The Charmed Realm in the 21st Century: Onmyoji, the “Nightmare-eater”, and Humanities Education

By Amy W. S. Lee.

Published by The Humanities Collection

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Article: Print $US10.00
Article: Electronic $US5.00

The fantastic, the magical and the legendary have invaded the culture and lives of young people in most of the English-speaking and English-using countries since the end of the 20th century, and this trend still shows no sign of slowing down now that the first decade of the 21st century is almost over. While pondering on the attraction of such a magical and fantastic realm to our own generation of youngsters across childhood and adolescence, one begins to notice certain common features that this realm shares with another hugely popular group of activities young adults engage in – the world of ACG (animation, comic, game). Both worlds are spaces parallel to our realistic world, mostly following the logic and rules of probability that are operating in our world, but deviating in thought-provoking and often critical moments from the usual. Thus this fictional fantastic world often ends up in surprising and very often inspiring developments which ironically reflect back to some universal basic rules in our realistic world. To understand the new generation of young people, to comprehend how they think and relate to the world created by their perception, we need to explore some of these popular cultural texts that appeal to them and sometimes are created by them. For scholars and educators, to hope to contribute anything to the education of these young people, a knowledge and understanding of some of these appealing texts is a must. This paper will use Yumemakura Baku’s Onmyoji series as an example of such a cultural text of the youth, to interpret the world that appeals to youngsters and what values, meaning, and directions they could get in touch with in this parallel world to us. It is hoped that through a textual analysis of this Japanese literary series, we can come to a better understanding of the values, the meaning, and most importantly, the language that young people of this generation use to construct and describe their internal parallel world.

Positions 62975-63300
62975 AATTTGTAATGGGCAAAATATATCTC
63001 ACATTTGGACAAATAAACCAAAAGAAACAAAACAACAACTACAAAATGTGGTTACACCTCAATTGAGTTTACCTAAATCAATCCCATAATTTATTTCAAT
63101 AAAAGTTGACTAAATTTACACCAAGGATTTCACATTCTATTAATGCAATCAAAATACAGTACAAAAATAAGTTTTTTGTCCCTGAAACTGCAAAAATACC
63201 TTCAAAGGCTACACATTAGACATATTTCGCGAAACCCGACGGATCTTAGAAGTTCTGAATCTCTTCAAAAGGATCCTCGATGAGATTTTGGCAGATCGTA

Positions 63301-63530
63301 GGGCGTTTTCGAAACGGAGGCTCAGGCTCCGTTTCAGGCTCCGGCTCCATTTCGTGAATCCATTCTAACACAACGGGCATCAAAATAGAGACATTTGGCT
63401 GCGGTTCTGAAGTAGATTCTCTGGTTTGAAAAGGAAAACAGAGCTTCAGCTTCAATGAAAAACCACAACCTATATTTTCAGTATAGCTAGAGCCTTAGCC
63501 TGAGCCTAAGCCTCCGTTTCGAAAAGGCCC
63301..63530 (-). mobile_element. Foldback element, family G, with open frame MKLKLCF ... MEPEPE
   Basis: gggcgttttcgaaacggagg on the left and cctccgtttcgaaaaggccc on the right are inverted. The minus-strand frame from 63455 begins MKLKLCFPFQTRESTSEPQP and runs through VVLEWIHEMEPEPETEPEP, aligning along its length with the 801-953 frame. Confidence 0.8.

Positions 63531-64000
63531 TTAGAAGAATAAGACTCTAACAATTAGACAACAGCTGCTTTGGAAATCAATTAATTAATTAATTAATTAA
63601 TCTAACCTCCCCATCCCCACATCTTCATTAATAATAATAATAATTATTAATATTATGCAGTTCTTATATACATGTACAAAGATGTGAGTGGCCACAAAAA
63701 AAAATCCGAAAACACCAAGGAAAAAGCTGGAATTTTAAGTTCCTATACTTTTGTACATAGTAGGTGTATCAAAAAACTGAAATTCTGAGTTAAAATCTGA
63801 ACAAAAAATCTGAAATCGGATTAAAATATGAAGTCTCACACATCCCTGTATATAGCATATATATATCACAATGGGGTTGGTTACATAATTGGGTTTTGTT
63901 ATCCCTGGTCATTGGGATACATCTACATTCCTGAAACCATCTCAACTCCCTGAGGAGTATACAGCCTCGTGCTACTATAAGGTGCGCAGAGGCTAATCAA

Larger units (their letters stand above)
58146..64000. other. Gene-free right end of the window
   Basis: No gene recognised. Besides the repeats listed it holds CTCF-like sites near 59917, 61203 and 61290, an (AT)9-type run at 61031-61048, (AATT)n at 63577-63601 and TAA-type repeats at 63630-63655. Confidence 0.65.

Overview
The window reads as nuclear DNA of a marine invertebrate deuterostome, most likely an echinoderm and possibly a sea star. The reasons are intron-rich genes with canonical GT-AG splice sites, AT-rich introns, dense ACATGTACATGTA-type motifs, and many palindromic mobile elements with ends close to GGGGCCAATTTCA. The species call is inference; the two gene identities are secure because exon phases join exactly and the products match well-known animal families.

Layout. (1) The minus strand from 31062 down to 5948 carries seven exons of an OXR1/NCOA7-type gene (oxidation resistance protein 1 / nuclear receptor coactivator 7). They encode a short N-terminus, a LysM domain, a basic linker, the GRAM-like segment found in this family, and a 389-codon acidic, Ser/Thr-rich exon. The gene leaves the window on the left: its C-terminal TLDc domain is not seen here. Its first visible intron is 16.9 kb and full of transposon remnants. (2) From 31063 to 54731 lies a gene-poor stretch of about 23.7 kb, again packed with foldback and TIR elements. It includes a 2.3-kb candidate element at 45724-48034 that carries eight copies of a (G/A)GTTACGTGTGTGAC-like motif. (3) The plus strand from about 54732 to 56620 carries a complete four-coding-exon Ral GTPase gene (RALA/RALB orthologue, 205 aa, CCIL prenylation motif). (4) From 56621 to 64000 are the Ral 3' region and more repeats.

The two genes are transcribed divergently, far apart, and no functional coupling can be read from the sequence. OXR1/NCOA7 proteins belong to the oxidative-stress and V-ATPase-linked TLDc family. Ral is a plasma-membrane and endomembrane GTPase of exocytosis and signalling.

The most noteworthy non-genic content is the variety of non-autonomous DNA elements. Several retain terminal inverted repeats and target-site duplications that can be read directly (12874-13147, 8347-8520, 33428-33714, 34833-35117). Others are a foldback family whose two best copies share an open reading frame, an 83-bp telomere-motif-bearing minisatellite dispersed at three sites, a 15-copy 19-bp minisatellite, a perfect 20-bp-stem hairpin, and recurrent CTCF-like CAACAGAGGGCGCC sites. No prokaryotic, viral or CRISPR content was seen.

Keywords: Literary Studies, Literature, Language Studies, Japanese Popular Culture, Cross-cultural Text, Fantasy Literature

International Journal of the Humanities, Volume 7, Issue 9, pp.29-38. Article: Print (Spiral Bound). Article: Electronic (PDF File; 1.225MB).

Dr. Amy W. S. Lee

Assistant Professor, Humanities Programme, Department of English Language and Literature, Hong Kong Baptist University, Hong Kong, Hong Kong

Amy Lee has a Ph.D. in Comparative Literature from The University of Warwick, UK. Her research interest includes the Chinese Diaspora, female self-writing, contemporary fiction and culture, and narratives of marginal experiences. She has published on women’s diasporic writing, life writing, gender issues in contemporary fictions and detective fiction. She has taught writing and communication courses of different kinds: professional writing and communication, creative writing and academic writing. Currently she is an assistant professor in the Humanities Programme and the Department of English Language and Literature of Hong Kong Baptist University.

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